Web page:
How do allergies work?

Before you blame those beautiful blooming trees and their pollen for your watery eyes and sneezes, consider another culprit that’s closer to the scene of the crime—your immune system.

“Snow shovels gathered dust in our garages this winter, but that means we’re seeing allergens in the air early this year,” said OMRF immunologist Hal Scofield, M.D.

And allergies are serious business in Oklahoma. In 2011, the Asthma and Allergy Foundation of America ranked Oklahoma City 5th on its list of the worst cities for fall allergies.

“There’s nothing inherently dangerous or bad about pollen or dust,” Scofield said. “The problem occurs when the immune system overreacts to otherwise harmless substances.”

The immune system is primed to fight off invaders that can make you sick, like bacteria or viruses. But sometimes it gets confused. And for those with allergies, the confusion begins when the body senses a substance like pollen and thinks it’s found a dangerous intruder.

“It’s a bit like trying to shoo a fly away with a rifle,” he said. “Sure, it works, but it’s kind of overkill.”

When an allergen enters the body, the immune system attacks it with antibodies, which then bind to the allergen. When they connect, histamines are released into the system.

“Some people think histamines are things we inhale, but they’re actually chemicals the body itself makes,” Scofield said. “When they interact with the nasal mucous membrane, it causes watering eyes, congestion and runny nose.”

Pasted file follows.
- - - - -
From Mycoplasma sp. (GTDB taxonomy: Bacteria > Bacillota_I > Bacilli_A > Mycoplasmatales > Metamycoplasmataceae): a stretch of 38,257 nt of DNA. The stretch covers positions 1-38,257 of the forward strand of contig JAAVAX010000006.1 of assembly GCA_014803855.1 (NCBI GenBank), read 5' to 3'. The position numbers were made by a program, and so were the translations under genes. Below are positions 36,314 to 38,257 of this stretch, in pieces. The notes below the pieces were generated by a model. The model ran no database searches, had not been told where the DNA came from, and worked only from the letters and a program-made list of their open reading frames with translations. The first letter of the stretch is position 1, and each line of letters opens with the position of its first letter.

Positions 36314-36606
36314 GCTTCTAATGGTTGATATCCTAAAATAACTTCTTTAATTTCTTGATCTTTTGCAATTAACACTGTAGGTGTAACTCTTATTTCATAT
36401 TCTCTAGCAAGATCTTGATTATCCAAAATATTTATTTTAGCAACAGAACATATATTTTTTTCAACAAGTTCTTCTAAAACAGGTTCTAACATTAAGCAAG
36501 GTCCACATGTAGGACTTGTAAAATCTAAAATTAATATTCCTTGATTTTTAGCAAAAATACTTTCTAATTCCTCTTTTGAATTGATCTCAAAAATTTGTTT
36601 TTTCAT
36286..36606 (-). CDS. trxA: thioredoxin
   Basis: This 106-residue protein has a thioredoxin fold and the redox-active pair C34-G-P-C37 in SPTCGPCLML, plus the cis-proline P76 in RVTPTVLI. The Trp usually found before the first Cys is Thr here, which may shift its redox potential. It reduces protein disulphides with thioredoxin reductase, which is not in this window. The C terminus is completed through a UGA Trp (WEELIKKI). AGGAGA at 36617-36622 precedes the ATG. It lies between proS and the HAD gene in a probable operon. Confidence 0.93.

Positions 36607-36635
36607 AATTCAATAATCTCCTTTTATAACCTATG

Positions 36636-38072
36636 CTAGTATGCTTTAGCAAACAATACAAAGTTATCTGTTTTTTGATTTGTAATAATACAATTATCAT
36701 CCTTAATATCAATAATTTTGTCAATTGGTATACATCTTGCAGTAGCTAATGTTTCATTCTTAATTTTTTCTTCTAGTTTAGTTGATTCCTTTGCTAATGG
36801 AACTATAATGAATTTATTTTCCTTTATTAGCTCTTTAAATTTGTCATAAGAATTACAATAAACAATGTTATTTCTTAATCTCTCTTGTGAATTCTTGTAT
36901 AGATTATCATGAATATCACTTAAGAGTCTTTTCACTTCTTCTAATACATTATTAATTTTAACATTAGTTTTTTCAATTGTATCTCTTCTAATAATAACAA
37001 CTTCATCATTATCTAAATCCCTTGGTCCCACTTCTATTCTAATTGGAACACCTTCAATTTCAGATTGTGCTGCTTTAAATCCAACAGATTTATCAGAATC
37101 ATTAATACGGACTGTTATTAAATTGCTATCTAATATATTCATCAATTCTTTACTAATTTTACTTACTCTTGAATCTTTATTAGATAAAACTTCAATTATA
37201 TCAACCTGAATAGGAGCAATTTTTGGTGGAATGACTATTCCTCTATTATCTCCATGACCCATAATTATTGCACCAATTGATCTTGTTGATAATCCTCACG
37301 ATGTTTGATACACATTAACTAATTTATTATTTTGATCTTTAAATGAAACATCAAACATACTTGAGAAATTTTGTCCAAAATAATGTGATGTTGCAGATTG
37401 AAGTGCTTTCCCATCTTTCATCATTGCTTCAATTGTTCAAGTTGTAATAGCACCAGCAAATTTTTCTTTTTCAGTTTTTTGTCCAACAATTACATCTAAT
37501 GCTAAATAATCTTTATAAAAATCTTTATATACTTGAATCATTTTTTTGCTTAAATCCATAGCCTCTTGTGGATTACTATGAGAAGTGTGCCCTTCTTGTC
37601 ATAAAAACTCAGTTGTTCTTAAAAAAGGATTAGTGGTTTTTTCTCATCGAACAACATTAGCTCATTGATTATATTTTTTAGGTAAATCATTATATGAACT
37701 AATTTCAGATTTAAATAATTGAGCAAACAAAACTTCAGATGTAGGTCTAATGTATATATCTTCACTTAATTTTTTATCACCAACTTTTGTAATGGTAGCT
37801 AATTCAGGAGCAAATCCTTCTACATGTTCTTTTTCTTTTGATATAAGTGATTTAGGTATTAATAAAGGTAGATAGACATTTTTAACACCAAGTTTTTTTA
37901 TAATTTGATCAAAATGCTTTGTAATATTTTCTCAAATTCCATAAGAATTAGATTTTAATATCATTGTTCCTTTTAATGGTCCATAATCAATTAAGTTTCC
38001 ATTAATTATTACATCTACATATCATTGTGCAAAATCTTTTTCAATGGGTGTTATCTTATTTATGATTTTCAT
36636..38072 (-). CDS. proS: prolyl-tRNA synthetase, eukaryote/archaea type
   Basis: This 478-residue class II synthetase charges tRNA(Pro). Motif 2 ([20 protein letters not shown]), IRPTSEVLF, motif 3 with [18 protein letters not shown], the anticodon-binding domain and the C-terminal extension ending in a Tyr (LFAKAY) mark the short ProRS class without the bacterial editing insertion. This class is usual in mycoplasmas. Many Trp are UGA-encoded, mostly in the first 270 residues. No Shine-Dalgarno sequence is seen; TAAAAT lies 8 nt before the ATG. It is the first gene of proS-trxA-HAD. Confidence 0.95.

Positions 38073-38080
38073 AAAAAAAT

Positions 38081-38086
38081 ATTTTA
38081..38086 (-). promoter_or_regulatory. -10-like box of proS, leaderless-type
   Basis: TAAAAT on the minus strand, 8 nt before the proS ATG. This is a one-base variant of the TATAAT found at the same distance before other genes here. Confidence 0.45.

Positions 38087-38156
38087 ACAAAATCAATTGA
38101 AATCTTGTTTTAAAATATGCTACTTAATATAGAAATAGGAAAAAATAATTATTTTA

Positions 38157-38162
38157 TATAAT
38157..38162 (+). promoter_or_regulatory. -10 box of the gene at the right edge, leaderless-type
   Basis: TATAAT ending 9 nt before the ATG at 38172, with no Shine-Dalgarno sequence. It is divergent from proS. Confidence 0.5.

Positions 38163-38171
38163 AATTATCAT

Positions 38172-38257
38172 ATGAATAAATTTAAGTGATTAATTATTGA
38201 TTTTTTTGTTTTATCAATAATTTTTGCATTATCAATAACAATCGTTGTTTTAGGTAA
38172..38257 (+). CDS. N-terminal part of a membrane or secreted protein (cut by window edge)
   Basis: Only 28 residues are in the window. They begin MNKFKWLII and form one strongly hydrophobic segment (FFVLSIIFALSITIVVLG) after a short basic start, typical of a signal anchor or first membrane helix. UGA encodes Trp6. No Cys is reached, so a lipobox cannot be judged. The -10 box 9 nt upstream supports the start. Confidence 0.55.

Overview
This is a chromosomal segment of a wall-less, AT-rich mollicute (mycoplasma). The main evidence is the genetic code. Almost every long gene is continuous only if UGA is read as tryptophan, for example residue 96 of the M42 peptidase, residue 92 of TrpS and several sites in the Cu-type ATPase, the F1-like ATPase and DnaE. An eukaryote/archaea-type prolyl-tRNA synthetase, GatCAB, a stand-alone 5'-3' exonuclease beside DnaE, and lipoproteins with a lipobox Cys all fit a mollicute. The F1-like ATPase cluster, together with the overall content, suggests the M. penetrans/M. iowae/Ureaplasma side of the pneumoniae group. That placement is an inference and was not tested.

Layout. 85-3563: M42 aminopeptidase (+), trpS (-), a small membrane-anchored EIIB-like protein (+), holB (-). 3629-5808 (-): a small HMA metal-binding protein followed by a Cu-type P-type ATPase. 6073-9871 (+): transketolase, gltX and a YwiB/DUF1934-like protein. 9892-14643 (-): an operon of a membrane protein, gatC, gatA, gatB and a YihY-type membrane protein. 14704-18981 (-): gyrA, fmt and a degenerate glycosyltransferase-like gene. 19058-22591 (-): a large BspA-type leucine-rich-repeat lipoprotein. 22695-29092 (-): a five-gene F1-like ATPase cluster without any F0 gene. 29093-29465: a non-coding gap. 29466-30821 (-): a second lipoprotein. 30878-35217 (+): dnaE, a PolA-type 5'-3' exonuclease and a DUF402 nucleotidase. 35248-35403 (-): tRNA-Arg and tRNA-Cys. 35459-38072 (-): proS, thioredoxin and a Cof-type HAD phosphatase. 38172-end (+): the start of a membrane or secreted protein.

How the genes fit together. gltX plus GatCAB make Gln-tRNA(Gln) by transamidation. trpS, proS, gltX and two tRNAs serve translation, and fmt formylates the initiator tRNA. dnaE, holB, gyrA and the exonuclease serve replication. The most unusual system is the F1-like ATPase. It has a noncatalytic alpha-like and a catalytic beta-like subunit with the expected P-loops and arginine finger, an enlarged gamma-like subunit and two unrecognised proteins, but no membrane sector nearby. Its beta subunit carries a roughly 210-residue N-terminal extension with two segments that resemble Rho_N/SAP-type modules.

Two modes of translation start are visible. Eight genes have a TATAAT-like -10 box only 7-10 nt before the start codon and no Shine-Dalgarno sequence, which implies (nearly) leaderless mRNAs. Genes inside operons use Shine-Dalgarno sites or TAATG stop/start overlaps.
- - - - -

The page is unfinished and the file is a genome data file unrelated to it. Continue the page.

Histamines, like most chemicals in the body, have several jobs. One thing they do is keep us awake and alert, which is why using antihistamine medications to fight allergies often causes drowsiness.

New studies also suggest that our over-emphasis on cleanliness may actually make us sicker. The so-called “hygiene hypothesis” suggests that by keeping ourselves too clean and getting rid of certain parasites, we open ourselves up not only to allergies, but other diseases, as well.

“Parasites, worms and infestations in the gut all work to dampen the immune system,” Scofield said. “They’re doing it to keep themselves alive, but one of the benefits is that they keeps the immune system from becoming hyperactive, like it does when it encounters allergens or some diseases.”

That doesn’t mean we should all try and get intestinal parasites, he said. But it does open up new avenues of research for ways to regulate the immune system for a better quality of life.

In the meantime, Scofield said those with serious allergies should limit their time outdoors and find an allergy medication that strikes the balance between preventing sneezing and congestion without causing disorientation.

“And eat locally made honey,” he said. “There’s an argument to be made that by introducing an element of the pollen into your diet, your body will begin to accept it as a non-threatening substance. Besides, it tastes good, too.”